What’s the biggest and most-expensive purchase you’re ever likely to make?
The answer is buying a house or flat. In spite of the fragility and unpredictability in the market, we Brits are a nation of homeowners. We’ve bought into the idea that owning our own home will give us greatest security, so we’ll go to whatever lengths are necessary to ensure that we get our foot on the ladder. We’re careful, prudent and prepared to make sacrifices in order to become part of the property-owning democracy. Yet perplexingly we rarely take such care when it comes to protecting our most valuable asset. For some unfathomable reason many of us fail to make a Will. Why is this? Well it isn’t that we’re blasé about it: it’s just that we never actually get round to doing anything about it for one reason or another- life just tends to get in the way one way or other.
It’s estimated that roughly two thirds of home owners fail to make a Will.
It’s hard to fathom really. We all want what’s best for our family, yet we fail to take action to ensure this is actually what they’ll get if anything were to happen to us. Some would no doubt argue that making a Will is unnecessary, as the law will ensure that all our property and possessions will go to our loved ones in the event of our death; but this just isn’t the case. The failure to make a Will can have all sorts of consequences for our families, particularly for those who aren’t married. If you die and you’re not married to your partner, or haven’t formed a civil partnership, your partner won’t automatically inherit anything from you. What the current law dictates is that everything should in fact go to your nearest blood relative, even if that isn’t your wish. It gets worse: in many cases the Crown is actually more likely to inherit from you than your partner.
Why is it so important to make a Will?
There is a general presumption that only rich people need to make a Will. Well, that’s incorrect. You don’t have to have lots of money or a large family to fight over the estate to feel you need to make a Will. Making a valid Will is important for everyone. Wills allow you to:
- Choose who you would like to administer your estate after you die. Without a Will it will automatically be your nearest relative.
- Make arrangements for children under 18 and appoint guardians to look after them and anyone else with parental responsibility if you die. This will also ensure that they are looked after financially.
- State what you want to happen at your funeral, and who you would like to be involved.
- Leave some type of tenancy to people in your Will, to protect loved ones from being forced to find a new home after your death.
- Instruct your closest relatives whether you may be entitled to some form of compensation after death, for example a death-in-service payment, or an insurance payout.
What can happen if you don’t make a Will?:
If you’re separated but still ‘technically’ married:
- Even if you’re separated from your former husband, wife or civil partner, if you haven’t made a Will stating your express wishes, they could still conceivably inherit the bulk of your estate. They could stand to gain your personal possessions and the first £250,000 of your estate plus a life interest in half of anything that is left. This is the case even though you may have wanted this to go to a current partner or your children. These children will only get something if the estate is worth over £250,000. An unmarried partner would get nothing. If you don’t have children then your ex partner would get the first £450,000 and half of anything that’s left.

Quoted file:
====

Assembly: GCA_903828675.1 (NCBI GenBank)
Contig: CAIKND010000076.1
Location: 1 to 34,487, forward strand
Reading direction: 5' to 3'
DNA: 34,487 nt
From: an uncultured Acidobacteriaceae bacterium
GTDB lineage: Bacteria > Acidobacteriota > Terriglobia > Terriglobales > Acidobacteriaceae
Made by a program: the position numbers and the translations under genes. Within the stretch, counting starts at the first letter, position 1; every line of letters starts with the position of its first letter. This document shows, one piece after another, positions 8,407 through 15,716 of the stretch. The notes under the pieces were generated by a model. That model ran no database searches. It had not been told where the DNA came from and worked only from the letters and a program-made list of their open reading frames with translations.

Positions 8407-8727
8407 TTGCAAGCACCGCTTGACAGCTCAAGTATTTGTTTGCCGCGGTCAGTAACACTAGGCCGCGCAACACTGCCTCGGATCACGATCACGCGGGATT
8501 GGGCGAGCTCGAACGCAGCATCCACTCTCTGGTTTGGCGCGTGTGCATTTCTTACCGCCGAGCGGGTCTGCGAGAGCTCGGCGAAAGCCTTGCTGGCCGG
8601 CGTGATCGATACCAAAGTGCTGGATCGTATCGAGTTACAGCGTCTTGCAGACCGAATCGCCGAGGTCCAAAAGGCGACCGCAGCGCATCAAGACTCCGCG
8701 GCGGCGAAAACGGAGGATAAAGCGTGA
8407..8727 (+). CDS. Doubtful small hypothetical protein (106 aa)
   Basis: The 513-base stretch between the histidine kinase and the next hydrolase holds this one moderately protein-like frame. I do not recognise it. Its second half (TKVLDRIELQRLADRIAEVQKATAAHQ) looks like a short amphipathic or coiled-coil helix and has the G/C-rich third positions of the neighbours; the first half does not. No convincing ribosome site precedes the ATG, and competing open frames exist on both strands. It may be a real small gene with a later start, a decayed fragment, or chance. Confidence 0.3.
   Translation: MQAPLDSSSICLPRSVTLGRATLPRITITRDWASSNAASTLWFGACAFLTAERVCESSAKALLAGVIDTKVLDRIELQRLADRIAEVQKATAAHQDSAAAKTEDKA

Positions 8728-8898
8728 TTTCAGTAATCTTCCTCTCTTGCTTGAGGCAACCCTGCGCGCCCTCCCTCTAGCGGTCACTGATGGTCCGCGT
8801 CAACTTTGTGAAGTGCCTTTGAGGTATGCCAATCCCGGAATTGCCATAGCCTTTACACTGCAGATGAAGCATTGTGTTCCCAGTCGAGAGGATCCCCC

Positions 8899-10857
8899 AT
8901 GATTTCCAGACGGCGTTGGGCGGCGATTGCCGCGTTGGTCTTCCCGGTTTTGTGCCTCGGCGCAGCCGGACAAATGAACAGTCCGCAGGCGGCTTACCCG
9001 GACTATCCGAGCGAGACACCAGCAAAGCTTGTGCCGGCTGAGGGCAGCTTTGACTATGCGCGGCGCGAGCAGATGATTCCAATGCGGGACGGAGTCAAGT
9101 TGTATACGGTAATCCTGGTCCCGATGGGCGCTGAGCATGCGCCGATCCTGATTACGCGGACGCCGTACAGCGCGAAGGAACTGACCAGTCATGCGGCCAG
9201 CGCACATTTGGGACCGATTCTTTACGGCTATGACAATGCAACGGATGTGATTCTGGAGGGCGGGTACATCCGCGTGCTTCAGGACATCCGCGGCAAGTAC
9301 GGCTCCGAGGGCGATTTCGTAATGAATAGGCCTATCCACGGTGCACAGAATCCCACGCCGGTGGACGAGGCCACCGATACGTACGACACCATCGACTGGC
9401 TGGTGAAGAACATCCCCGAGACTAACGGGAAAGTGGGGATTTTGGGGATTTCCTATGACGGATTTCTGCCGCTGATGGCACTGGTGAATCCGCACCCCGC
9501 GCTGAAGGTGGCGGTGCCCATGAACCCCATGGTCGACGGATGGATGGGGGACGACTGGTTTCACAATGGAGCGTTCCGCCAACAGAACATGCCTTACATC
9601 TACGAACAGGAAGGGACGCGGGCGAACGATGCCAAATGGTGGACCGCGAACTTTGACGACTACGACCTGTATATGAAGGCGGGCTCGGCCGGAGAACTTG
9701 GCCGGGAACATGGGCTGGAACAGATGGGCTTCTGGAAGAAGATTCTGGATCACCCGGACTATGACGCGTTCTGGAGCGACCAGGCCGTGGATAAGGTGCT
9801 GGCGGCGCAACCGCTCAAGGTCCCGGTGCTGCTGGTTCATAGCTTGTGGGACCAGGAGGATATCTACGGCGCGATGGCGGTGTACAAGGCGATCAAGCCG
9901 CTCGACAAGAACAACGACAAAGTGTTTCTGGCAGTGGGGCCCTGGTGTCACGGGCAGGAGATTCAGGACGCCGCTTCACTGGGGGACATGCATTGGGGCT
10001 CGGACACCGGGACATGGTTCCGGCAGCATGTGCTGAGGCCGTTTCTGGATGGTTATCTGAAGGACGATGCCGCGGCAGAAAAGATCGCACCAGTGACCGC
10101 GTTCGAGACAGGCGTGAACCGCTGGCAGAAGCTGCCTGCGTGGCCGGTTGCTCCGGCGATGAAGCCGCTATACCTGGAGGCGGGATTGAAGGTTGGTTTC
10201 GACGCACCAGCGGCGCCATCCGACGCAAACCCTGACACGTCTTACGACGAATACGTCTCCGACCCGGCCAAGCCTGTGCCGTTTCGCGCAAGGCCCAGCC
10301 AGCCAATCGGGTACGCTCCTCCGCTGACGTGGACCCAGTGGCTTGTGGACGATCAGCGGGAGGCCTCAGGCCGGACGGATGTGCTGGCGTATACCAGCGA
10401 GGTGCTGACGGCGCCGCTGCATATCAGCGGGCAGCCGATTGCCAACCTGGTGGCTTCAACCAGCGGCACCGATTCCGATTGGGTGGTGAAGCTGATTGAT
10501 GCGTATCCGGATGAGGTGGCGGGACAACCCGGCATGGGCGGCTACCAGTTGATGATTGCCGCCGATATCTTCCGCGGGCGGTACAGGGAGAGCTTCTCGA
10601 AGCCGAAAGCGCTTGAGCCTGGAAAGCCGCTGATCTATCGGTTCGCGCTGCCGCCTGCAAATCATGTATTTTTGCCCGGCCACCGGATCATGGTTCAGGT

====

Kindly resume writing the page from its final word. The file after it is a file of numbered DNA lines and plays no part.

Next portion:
If you have children and a partner and are not married:
- If you have children and are not married, or are divorced, the whole estate will be divided between your children. This may seem fair and logical in the circumstances, but can lead to future problems between you children and your partner. They would own any savings and personal belongings, and possibly even your home. Your partner would have no right to anything. It may well be that you actually wanted your children to inherit everything, but a solicitor will be able to advise on better ways of achieving this end. It’s possible to set up a trust so that your partner has some income or the right to stay in the house for the rest of his or her life.
You have no legal relationship to your partner’s children:
- All biological and adopted children are treated equally by the law, so they all stand to inherit from you whether they come from a previous or current relationship. Your partner’s children are not included in this. If you want them to benefit in some way from the estate, then you need to include them in your Will.
If you haven’t appointed a guardian:
- If you have children under the age of 18 and are the sole person with parental responsibility, then you need to appoint a guardian in your Will. If you fail to make a Will and don’t appoint a guardian, then it will be impossible for those remaining to know what your exact wishes for the children were. Making a Will means that your children will be raised by someone of your choosing.
Nobody likes to think about the prospect of making a Will, but is the most important thing you can ever do for your family. A properly constructed Will guarantees that your loved ones will be looked after and cared for in the way you would want and expect.
For further information about Wills and estate management contact Harold Stock & Coon 01457 835597 or email firstname.lastname@example.org